A few days ago, my wife and I were organising our yearly budget for the family.
I was tired of using templates from Pages, Microsoft Word, and other platforms. Precisely because editing those templates meant we would be impacting the design and therefore defeats the whole purpose of the template.
Then I decided it was time to learn how to build my own, and if you are also like me who avoided using those applications, then look no further.
I wanted cells to highlight specific colours based on conditions. The conditions were whether we went above budget or below. Some of you who do data entry and need to keep track of things will understand the frustration of using pre-made templates but learning to do it on your own should never be so tedious and time-consuming.
Here is a step-by-step guide on how you can highlight cells based on multiple conditions in Google Sheets.
Highlighting a Single Cell.
First of all, create your template for whatever data entry purpose you wish to use it. I wanted to be on top of my budget for the year and understand our family finances. So I have used the generic template that comes with Google Sheets for demonstration purposes.
Now I wanted for the Allowance tab to not go over $100, but if it did, I wanted to be highlighted.
So select the cell, and on the menu bar, select Format then click on Conditional formatting.
Once you have selected conditional formatting, you will see options on the right-hand side of the page to edit.
As you can see in the image below, there are several options available to you.
First is the range of cells (Apply to range) you can select. I selected cell D5, which is the Allowances tab, and I also decided that I want the cell to be highlighted in the Default (Green) colour if the budget went above $100. You can change this colour to any colour which you may prefer.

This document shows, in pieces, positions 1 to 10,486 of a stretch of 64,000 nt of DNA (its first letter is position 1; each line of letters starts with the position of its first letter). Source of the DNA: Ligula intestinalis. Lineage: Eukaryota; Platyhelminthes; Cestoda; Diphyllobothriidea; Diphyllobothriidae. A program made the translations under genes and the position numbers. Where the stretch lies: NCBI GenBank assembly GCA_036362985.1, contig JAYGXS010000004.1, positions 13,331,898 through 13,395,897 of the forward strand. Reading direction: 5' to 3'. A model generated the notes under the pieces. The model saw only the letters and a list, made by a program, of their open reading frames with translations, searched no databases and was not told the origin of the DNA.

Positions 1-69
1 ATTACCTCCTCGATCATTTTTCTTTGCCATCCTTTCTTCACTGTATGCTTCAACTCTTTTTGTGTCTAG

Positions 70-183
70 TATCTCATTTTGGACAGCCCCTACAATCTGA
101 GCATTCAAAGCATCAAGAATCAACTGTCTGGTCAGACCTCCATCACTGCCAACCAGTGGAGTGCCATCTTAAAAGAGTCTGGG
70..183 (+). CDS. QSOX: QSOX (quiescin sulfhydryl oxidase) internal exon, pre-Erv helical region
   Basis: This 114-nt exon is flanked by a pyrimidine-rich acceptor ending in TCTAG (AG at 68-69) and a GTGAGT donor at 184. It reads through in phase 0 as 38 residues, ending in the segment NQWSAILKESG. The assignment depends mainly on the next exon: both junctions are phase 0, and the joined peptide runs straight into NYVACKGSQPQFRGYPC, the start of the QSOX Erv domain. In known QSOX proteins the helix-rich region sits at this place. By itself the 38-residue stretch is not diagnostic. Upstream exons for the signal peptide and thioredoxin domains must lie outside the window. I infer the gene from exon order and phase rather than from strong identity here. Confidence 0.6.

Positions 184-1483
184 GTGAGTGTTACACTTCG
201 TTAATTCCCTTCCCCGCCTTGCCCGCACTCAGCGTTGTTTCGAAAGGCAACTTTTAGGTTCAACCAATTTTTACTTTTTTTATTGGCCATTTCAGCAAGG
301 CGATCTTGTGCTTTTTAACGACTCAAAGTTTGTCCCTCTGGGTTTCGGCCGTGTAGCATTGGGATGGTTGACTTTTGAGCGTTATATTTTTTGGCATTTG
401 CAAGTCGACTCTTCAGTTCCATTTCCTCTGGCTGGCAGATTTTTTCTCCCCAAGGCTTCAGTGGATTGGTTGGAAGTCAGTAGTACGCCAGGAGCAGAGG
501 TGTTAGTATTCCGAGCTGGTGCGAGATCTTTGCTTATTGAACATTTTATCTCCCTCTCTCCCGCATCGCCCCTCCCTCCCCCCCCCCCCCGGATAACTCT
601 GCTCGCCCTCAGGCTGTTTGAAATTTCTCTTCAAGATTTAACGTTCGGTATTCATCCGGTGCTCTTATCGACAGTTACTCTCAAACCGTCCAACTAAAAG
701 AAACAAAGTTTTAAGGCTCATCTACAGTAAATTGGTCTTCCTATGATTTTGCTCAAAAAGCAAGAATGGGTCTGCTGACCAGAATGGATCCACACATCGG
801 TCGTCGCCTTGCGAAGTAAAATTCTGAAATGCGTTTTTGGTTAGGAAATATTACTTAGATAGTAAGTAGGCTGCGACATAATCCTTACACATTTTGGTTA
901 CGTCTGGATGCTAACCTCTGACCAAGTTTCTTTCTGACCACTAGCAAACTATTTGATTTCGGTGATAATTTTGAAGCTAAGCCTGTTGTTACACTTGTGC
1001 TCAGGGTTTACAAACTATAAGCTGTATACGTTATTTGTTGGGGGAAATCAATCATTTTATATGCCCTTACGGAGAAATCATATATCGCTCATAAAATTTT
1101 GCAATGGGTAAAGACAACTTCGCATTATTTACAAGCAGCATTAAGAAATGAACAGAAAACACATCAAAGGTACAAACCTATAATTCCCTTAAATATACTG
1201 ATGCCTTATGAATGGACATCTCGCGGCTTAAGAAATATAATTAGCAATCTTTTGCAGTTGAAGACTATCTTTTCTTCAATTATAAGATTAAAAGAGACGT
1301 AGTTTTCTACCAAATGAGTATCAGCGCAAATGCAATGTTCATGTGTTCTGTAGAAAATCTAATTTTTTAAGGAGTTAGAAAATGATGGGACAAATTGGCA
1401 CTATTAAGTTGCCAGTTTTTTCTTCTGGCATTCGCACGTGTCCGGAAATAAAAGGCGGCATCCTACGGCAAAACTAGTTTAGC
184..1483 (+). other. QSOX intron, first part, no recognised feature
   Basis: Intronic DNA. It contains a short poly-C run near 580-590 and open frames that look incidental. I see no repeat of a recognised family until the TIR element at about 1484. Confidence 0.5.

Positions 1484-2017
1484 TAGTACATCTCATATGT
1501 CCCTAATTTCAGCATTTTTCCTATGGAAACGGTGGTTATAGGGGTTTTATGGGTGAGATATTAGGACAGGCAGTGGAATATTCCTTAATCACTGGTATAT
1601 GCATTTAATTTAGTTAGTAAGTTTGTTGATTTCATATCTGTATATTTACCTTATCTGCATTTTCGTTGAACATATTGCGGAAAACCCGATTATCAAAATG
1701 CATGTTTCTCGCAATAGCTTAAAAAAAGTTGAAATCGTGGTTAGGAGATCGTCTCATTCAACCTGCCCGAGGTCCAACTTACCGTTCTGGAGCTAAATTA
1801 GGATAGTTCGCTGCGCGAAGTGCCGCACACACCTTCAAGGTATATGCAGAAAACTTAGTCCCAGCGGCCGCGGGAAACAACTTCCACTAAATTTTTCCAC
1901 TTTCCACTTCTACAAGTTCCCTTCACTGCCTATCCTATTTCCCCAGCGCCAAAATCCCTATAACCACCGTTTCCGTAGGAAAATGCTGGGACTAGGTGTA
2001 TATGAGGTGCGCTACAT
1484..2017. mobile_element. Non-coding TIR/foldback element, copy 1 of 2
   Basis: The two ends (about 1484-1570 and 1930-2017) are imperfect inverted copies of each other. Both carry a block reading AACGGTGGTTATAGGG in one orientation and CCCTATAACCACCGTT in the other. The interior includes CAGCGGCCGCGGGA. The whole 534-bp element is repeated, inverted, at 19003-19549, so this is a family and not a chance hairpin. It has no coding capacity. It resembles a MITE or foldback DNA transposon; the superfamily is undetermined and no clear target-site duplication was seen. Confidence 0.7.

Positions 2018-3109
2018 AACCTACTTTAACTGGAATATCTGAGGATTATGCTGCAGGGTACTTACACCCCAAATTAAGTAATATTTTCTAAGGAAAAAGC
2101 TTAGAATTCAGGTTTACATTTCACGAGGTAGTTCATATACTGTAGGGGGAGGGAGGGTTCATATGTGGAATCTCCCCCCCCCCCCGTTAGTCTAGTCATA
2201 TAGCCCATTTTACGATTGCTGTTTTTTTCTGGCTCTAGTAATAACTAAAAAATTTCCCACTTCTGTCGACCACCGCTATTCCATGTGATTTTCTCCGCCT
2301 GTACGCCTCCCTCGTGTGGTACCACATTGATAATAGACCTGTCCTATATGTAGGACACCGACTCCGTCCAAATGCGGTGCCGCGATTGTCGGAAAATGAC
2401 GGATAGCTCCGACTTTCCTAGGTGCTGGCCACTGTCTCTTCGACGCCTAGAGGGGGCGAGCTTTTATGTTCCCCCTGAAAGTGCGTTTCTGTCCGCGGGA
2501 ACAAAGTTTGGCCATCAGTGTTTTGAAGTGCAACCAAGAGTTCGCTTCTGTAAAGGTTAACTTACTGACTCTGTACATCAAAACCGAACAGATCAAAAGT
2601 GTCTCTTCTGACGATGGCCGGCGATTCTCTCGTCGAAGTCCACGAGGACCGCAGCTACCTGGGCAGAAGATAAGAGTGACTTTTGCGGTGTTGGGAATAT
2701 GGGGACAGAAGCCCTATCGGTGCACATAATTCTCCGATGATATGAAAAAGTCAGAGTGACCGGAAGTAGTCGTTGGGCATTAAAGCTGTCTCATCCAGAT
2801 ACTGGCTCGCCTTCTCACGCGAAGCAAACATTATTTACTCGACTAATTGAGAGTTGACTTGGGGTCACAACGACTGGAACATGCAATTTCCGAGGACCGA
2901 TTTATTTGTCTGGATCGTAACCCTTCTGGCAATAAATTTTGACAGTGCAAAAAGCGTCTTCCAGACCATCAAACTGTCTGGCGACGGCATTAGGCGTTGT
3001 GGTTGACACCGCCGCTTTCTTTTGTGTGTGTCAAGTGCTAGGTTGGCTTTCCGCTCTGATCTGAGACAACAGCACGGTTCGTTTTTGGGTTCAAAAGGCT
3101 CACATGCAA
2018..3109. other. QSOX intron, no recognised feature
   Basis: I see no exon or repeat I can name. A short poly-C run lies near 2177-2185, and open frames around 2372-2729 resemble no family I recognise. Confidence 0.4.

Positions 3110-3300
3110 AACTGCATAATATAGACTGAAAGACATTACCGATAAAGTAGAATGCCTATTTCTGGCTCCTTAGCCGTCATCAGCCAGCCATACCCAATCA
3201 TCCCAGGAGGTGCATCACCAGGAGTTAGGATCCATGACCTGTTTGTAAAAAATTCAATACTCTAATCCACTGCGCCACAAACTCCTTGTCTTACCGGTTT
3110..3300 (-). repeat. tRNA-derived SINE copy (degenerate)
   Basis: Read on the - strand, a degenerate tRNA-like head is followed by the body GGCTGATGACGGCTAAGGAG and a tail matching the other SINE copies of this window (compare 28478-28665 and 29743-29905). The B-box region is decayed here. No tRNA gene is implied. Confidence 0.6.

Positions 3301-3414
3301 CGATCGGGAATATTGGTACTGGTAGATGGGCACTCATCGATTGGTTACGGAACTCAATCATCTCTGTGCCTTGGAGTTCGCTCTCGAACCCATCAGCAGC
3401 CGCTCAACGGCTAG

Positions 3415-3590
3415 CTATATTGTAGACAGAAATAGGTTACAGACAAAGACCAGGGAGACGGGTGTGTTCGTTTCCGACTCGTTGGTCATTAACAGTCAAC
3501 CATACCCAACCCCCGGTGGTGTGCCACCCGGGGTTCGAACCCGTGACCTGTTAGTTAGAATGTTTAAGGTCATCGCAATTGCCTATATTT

Under Format rules, I selected the rule “Greater than” from the dropdown box and inserted the value of 100. This means, if a value in the range is greater than 100, then the cell is highlighted as green. You can see this in action below:
Highlighting Multiple Cells.
Let’s say I wanted to get on top of my debt. To do that I wanted to make sure I repay amounts monthly without missing a single payment. To make sure I know where I sit with my loan repayments I want the cells to highlight to red colour in case I do enter a value I have repaid.
This way, you can format multiple cells and select rules that you want to apply to them. It is done similarly to that of highlighting a single cell, but for this, you have to select multiple cells instead. In my case, I have chosen all cells within Debt Repayments.
On the right-hand side of the below image, you can see that I have selected a range of cells (Apply to range) that were related to Debt and have chosen the rule to be Is empty (under Format cells if...) with the highlight colour as pink (Formatting style).
Now hypothetically, if I were to miss a payment on one of the loans, the cell would be highlighted.
You can achieve the same outcome by formatting the cells using formulas but with the added benefit of better automation, and dynamism. What you saw above is formatting cells without using formulas.
In most cases, you may need to take it further than conventional templates for rules and apply your own. In which case you can utilise functions such as IF, AND and OR that you’ve learned within Google Sheets. We provide a few examples below which you can try out. 🙂
As you can see from above, I have added the cell D7, and chosen Customer formula is (under the Format cells if...) as the option and have entered the following formula:
This formula means is that If Childcare expenses would reach 100, then the cell would be highlighted.
You can also add the OR function to spice things up — which works by basically looking at two statements and then proceeds to evaluate when if one of them is True, then all statements are True.
Look at the image below to see this in action:
You can see I added cell D8 to the range and have combined the OR function with the formula:
What it means is that if one of the cell either equal 100 or 80, then both of them would be highlighted.
With this, you will be able to apply this technique to any range of multiple cells across the spreadsheet with any rule you seem fit for your spreadsheet. I encourage you to play around and unleash your creativity using and combining the various Google Sheets functions available.
I hope you have as much fun as I did learning how to highlight cells based on multiple conditions in Google Sheets. 🙂